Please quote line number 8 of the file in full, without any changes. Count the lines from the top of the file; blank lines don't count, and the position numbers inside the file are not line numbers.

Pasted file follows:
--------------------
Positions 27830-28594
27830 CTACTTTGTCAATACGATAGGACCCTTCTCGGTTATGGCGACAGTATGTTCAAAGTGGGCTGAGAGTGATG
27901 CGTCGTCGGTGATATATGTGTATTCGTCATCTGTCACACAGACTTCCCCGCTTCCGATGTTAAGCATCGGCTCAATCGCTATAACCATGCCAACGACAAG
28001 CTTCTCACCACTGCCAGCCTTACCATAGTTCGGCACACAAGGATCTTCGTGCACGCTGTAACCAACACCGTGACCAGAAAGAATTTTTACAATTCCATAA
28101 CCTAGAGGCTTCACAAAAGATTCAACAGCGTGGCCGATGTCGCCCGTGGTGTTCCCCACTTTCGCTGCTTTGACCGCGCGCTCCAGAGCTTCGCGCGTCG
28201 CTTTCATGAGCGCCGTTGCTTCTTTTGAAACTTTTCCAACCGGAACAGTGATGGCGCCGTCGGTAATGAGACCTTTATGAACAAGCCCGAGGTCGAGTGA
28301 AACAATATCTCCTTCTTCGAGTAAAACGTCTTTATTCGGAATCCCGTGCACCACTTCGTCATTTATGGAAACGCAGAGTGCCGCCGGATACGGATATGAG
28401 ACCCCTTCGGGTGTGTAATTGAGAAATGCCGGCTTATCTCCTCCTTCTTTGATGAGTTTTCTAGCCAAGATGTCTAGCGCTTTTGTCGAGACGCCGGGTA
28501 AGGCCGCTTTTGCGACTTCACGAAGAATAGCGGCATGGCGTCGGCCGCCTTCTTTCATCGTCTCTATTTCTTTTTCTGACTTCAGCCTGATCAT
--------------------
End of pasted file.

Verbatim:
28401 ACCCCTTCGGGTGTGTAATTGAGAAATGCCGGCTTATCTCCTCCTTCTTTGATGAGTTTTCTAGCCAAGATGTCTAGCGCTTTTGTCGAGACGCCGGGTA